Theater Review: THE ESCORT by Jane Anderson (L.A. – Westwood)

by Harvey Perr on April 9, 2011

in Theater-Los Angeles

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The most interesting thing about Jane Anderson’s The Escort is the revelation that a Cadillac call girl takes on the attitudes of her high-rolling customers and, to her, as well as to her male consort, a client who takes her to a room at a Hyatt instead of a top-ranked hotel is a mere piker. We should have been given a clue early on when Charlotte, the prostitute in question, tells the male members of the audience that if they can afford a theater ticket, they can probably afford her services. Is she making a comment on the high price of theater tickets? Or does she simply have some information on the upscale, middlebrow audience she is addressing? At any rate, when she tells one of her clients, a doctor with both a pedigree and ready cash, that he isn’t worthy of her because she knows some really generous spenders, it is hard not to wonder why we should be interested in her at all. There was at least one member of the audience who wasn’t. I wouldn’t want to be in bed with her if she paid me. That Charlotte happens to be highly educated and wears nicely tailored clothes over her sexy lingerie doesn’t cut any ice with me. You know what I mean? Just spending two hours in her company had proved more than enough for one disgruntled customer.

The Escort by Jane Anderson at the Geffen in Los AngelesThat she’s a real cutie, especially as portrayed by the deliciously talented Maggie Siff, is also a little off-putting. When she turned on the “adorables” in her confrontation with the audience just before intermission and someone in the audience said, “Isn’t she cute?,” I had to ask if perhaps she hadn’t gone a little too far. I was already having trouble with the little drama Charlotte was setting into motion with Rhona, her gynecologist (the excellent Polly Draper), Rhona’s 13-year-old son (the lively Gabriel Sunday, who also doubles quite persuasively as a male prostie)  as well as Rhona’s husband (James Eckhouse), the above-mentioned doctor. It seemed like so much sitcom plotting.

The Escort by Jane Anderson at the Geffen in Los AngelesThings do get a little serious as the play progresses. Every side of the play’s central issue  – what we really think about sex in its every possible form – is thrown into the mix. Not much of it gets dealt with in what one might call a complex manner – the writing is slick and fairly conventional, going for titillation where in-depth probing might have proved infinitely more engaging. And, by the end, much of it is a jumble of provocative ideas to which there is little resolution or meaningful consequence. And, as I said, when Charlotte revealed herself to be a bit of snob, she and the play lost whatever grip they may have had on me.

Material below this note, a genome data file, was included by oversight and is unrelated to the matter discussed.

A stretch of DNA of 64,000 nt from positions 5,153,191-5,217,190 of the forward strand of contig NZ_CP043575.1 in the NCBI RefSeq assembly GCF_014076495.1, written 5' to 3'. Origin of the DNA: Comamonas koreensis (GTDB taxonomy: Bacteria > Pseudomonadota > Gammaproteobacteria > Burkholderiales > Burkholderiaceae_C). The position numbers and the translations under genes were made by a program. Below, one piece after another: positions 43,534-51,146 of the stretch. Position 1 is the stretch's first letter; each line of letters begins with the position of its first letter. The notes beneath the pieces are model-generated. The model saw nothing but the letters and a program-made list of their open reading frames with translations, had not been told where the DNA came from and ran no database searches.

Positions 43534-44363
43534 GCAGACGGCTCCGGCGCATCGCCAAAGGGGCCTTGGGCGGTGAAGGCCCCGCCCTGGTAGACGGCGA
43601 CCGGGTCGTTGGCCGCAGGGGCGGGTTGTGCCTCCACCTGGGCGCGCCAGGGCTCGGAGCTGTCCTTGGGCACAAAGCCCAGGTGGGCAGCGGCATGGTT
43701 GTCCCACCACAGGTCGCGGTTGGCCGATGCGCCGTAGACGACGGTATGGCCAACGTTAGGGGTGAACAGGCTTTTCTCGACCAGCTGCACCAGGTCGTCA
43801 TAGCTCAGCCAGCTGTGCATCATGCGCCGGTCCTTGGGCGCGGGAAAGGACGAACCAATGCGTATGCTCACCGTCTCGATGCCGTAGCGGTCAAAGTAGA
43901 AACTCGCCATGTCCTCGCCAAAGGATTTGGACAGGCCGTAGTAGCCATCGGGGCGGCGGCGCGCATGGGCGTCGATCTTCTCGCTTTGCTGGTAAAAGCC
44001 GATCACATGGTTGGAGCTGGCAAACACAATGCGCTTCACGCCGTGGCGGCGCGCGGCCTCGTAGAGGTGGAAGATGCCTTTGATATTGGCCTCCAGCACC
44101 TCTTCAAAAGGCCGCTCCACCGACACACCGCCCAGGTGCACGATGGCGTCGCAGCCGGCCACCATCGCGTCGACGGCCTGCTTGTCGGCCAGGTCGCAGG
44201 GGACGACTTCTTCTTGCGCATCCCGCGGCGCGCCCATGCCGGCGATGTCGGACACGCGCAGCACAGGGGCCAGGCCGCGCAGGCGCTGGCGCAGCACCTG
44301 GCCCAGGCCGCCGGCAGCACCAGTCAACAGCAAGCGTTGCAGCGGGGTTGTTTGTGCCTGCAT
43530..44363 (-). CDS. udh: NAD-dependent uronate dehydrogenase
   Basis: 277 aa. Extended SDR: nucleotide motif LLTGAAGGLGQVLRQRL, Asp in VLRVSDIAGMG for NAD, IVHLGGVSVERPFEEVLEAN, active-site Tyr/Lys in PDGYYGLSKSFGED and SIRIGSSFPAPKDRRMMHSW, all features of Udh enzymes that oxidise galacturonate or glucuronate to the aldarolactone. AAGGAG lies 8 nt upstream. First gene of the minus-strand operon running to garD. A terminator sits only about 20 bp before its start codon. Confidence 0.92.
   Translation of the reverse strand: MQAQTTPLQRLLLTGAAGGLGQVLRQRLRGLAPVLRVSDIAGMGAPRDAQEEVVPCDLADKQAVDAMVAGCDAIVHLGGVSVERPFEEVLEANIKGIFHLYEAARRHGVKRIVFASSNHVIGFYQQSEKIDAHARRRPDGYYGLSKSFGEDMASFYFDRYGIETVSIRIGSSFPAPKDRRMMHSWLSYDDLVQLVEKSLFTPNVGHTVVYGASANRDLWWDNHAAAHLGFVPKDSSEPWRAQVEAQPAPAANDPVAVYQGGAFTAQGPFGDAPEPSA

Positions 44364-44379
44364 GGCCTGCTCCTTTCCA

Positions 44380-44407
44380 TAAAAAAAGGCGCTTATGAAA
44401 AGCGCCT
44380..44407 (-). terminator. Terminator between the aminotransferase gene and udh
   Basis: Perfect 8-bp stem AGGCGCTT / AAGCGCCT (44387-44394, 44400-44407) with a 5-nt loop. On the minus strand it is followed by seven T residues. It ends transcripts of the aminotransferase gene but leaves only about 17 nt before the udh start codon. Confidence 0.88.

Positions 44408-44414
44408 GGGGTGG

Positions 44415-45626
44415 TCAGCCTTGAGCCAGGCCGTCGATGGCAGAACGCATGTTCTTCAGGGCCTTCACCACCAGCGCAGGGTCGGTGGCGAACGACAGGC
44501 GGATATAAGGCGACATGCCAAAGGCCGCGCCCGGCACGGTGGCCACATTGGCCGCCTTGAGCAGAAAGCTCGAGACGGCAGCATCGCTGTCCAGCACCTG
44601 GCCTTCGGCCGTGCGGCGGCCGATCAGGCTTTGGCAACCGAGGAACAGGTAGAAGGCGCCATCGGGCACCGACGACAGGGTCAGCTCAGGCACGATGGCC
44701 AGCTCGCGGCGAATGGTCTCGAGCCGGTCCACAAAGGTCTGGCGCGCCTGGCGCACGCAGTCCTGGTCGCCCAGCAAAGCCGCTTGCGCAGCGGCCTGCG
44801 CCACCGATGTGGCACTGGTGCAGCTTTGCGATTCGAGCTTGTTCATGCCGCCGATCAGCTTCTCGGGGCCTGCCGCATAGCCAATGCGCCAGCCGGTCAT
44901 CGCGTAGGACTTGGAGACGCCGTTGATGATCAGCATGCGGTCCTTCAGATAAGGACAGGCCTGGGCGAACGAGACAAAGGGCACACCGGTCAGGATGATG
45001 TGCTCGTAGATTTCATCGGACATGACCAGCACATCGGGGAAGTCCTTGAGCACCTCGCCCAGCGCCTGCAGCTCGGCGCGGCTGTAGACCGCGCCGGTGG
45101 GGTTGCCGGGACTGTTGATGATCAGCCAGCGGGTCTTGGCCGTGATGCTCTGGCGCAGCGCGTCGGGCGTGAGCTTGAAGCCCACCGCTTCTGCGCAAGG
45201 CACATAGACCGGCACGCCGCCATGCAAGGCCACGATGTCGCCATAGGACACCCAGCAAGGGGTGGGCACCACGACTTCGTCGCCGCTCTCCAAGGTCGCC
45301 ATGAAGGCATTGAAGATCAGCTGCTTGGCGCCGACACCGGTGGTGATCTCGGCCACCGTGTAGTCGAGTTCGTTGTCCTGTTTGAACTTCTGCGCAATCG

The Escort by Jane Anderson at the Geffen in Los AngelesThe actors are all good, especially Ms. Siff, and Lisa Peterson’s staging is fairly fluid, but, when Eckhouse (in one of a variety of roles he’s called upon to play) goes into his snooty gay waiter shtick, coming so soon after a wild caricature in Burn This, I couldn’t help but think that our major theaters are gleefully reviving gay stereotypes. As for those much talked-about body suits that substitute for naked bodies, they create more amusement (and, in the case of the male body suit, outright laughter) than erotic arousal.

The Escort by Jane Anderson at the Geffen in Los AngelesNone of this would matter if the play, even in comic terms, had proved to be more serious in its concerns. Of course, when push comes to shove, all one’s confusions about sex are linked to one’s loneliness. Just listen to the hush that comes over the audience at the mere mention of the word “loneliness.”  The Escort is clued into the audience’s most obvious perceptions, and, rather than shake them up, Ms. Anderson ultimately comforts and reassures them. Maybe going to the theater and going to a whore is pretty much the same thing.

harveyperr @

photos by Michael Lamont

The Escort
scheduled to close May 8 at time of publication
for tickets, visit

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